Although a correlation between addiction and homelessness does exist, some members of the public do not want to hand over change that might support a bad habit. Others feel that homeless people, as adults, are entitled to make their own decisions about how they live and what they do. Some prefer not to give money, but will hand over food or some other helpful item.
Myron Krause speaks about how gifts — a backpack, say, or a toque — address a short-term need, but do not contribute to eradicating the root causes of poverty. As Executive Director of The Mustard Seed, a non-profit organization committed to addressing the root causes of the the homelessness epidemic in Calgary, Krause sees a lack of safe, affordable housing as the most serious issue.
“When rents start at $800 and up just for a basement suite or one-room apartment, it’s not accessible for a lot of people,” said Krause. “So [with regards to] panhandling, the money we give is probably not going to address the need for people to be able to afford their rent. But we as an organization can use that money to try and create affordable housing and that’s what we’re doing.”
A more valuable thing to do could be to donate your time — for instance, serving at a soup kitchen or volunteering at a shelter. That way, you can see direct results of your work.
“It’s great to volunteer your time,” said Gagne. “That’s better, that’s doing more for yourself, and doing more for other people. You’re not just simply doing the act of handing out money, you’re taking the time to really get to know these people and maybe interact with them on a personal level.”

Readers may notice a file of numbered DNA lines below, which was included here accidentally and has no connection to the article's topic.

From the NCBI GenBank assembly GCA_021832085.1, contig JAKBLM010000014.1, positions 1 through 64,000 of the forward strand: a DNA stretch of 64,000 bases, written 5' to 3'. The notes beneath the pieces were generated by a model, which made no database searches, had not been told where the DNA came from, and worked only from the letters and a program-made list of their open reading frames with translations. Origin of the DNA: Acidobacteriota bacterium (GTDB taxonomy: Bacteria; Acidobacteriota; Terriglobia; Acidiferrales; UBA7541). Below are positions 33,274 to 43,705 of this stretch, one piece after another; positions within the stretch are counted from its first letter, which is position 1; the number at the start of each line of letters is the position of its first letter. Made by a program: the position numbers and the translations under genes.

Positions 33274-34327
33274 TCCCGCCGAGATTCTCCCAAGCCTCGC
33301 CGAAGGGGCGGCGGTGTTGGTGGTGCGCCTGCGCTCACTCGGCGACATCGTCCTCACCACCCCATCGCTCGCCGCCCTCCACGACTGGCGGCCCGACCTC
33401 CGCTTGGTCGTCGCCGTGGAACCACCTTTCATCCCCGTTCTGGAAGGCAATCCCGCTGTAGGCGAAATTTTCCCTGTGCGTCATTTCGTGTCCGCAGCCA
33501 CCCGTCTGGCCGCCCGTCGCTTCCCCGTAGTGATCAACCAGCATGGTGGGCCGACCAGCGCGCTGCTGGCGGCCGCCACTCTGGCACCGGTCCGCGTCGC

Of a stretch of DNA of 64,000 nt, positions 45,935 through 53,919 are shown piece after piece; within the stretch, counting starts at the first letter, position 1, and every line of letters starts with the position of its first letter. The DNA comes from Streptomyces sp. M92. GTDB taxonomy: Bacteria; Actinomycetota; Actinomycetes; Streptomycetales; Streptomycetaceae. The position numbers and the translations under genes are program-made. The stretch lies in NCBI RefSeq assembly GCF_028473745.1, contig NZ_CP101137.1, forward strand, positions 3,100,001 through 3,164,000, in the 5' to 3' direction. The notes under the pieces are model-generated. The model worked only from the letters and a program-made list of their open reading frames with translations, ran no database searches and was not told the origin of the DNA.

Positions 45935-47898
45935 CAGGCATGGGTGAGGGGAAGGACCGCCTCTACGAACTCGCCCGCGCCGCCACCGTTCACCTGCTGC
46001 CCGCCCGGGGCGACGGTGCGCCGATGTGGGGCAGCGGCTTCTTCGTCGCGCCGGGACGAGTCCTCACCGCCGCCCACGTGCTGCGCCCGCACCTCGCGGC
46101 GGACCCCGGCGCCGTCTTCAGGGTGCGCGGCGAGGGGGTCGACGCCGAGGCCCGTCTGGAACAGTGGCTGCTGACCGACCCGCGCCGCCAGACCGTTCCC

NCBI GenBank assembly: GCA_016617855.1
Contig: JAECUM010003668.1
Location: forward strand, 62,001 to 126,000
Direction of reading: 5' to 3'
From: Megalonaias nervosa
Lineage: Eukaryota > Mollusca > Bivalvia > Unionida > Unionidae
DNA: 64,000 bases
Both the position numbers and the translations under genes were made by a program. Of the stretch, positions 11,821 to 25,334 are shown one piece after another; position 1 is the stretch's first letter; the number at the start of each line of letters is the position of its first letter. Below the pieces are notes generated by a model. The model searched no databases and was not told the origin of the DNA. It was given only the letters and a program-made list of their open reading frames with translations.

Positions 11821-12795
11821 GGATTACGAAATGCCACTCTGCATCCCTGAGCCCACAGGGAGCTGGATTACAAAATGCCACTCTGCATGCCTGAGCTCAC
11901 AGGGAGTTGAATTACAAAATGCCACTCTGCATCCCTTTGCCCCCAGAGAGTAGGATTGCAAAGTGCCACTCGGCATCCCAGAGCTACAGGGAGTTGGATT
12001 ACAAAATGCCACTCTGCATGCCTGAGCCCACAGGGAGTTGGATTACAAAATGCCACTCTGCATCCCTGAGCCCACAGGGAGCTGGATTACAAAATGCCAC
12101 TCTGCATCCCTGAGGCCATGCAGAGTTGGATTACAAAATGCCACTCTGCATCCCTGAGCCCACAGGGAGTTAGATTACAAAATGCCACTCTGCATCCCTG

Pearce believes that confronting the roots of homelessness is the most valuable act.
“It’s hard to see a positive effect [of panhandling] except that it is an opportunity for people in the city to come face to face with homelessness,” said Pearce. “And they have an option then to give money or not. They also have the option to show the person a little bit of respect, look them in the eye, show them they exist. The life of homelessness is a life of exclusion, you always feel on the fringes, you always feel like you’re almost invisible.”
Pearce also spoke about the concept of donating respect. Even if you don’t want to give the change in your pocket, or if you have none to give, look the person in the eye and tell them that. And then wish them a good day and move on.
Giving comes in all forms, whether it’s a small donation, a personalized budget, or necessities for life on the street. And the decision to engage in this transaction is ultimately a personal one. However, the causes for poverty and homelessness are vast and complex, and there are countless organizations to contribute to who have made it their mission to address these causes and eradicate homelessness for good.
Above all, Pearce also says people should not give up hope in regards to helping the homeless. “Keep going,” Pearce said, “Because it will change.”